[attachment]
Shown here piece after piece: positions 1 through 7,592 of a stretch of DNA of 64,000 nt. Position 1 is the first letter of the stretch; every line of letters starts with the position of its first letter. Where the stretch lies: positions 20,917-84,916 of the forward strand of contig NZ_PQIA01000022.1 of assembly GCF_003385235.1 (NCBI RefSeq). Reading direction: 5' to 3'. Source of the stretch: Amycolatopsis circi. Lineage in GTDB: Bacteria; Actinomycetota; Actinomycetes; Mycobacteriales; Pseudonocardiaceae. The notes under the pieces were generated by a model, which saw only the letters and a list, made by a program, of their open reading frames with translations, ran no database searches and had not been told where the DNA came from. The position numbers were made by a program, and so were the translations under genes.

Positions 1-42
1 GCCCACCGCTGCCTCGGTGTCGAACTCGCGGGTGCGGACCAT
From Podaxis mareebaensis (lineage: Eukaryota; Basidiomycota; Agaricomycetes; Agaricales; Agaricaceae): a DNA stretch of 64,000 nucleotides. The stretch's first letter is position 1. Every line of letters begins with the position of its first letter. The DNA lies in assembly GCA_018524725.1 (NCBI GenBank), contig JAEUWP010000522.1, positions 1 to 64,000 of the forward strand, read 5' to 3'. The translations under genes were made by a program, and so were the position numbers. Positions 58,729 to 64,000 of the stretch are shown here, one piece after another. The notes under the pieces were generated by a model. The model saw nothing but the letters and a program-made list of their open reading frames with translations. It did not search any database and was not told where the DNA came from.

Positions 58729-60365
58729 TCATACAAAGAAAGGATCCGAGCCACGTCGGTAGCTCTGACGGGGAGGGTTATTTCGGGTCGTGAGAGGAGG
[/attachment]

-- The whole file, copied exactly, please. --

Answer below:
Shown here piece after piece: positions 1 through 7,592 of a stretch of DNA of 64,000 nt. Position 1 is the first letter of the stretch; every line of letters starts with the position of its first letter. Where the stretch lies: positions 20,917-84,916 of the forward strand of contig NZ_PQIA01000022.1 of assembly GCF_003385235.1 (NCBI RefSeq). Reading direction: 5' to 3'. Source of the stretch: Amycolatopsis circi. Lineage in GTDB: Bacteria; Actinomycetota; Actinomycetes; Mycobacteriales; Pseudonocardiaceae. The notes under the pieces were generated by a model, which saw only the letters and a list, made by a program, of their open reading frames with translations, ran no database searches and had not been told where the DNA came from. The position numbers were made by a program, and so were the translations under genes.

Positions 1-42
1 GCCCACCGCTGCCTCGGTGTCGAACTCGCGGGTGCGGACCAT
From Podaxis mareebaensis (lineage: Eukaryota; Basidiomycota; Agaricomycetes; Agaricales; Agaricaceae): a DNA stretch of 64,000 nucleotides. The stretch's first letter is position 1. Every line of letters begins with the position of its first letter. The DNA lies in assembly GCA_018524725.1 (NCBI GenBank), contig JAEUWP010000522.1, positions 1 to 64,000 of the forward strand, read 5' to 3'. The translations under genes were made by a program, and so were the position numbers. Positions 58,729 to 64,000 of the stretch are shown here, one piece after another. The notes under the pieces were generated by a model. The model saw nothing but the letters and a program-made list of their open reading frames with translations. It did not search any database and was not told where the DNA came from.

Positions 58729-60365
58729 TCATACAAAGAAAGGATCCGAGCCACGTCGGTAGCTCTGACGGGGAGGGTTATTTCGGGTCGTGAGAGGAGG